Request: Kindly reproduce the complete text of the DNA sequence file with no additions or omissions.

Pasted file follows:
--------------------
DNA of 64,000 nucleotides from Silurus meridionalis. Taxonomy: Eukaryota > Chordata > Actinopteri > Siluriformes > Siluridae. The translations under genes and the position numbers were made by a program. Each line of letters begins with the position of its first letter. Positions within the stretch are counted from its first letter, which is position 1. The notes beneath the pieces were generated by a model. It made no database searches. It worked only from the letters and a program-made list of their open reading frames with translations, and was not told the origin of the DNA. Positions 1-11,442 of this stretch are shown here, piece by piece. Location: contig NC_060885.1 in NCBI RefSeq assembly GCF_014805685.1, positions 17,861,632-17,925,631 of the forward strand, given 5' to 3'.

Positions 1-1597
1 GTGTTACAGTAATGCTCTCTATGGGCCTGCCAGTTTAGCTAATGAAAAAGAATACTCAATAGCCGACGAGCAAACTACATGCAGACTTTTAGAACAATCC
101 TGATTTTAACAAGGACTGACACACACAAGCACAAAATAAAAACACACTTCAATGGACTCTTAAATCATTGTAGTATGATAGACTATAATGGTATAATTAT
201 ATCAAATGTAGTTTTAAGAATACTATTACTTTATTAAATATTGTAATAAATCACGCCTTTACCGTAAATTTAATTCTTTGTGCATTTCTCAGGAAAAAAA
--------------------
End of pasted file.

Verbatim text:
DNA of 64,000 nucleotides from Silurus meridionalis. Taxonomy: Eukaryota > Chordata > Actinopteri > Siluriformes > Siluridae. The translations under genes and the position numbers were made by a program. Each line of letters begins with the position of its first letter. Positions within the stretch are counted from its first letter, which is position 1. The notes beneath the pieces were generated by a model. It made no database searches. It worked only from the letters and a program-made list of their open reading frames with translations, and was not told the origin of the DNA. Positions 1-11,442 of this stretch are shown here, piece by piece. Location: contig NC_060885.1 in NCBI RefSeq assembly GCF_014805685.1, positions 17,861,632-17,925,631 of the forward strand, given 5' to 3'.

Positions 1-1597
1 GTGTTACAGTAATGCTCTCTATGGGCCTGCCAGTTTAGCTAATGAAAAAGAATACTCAATAGCCGACGAGCAAACTACATGCAGACTTTTAGAACAATCC
101 TGATTTTAACAAGGACTGACACACACAAGCACAAAATAAAAACACACTTCAATGGACTCTTAAATCATTGTAGTATGATAGACTATAATGGTATAATTAT
201 ATCAAATGTAGTTTTAAGAATACTATTACTTTATTAAATATTGTAATAAATCACGCCTTTACCGTAAATTTAATTCTTTGTGCATTTCTCAGGAAAAAAA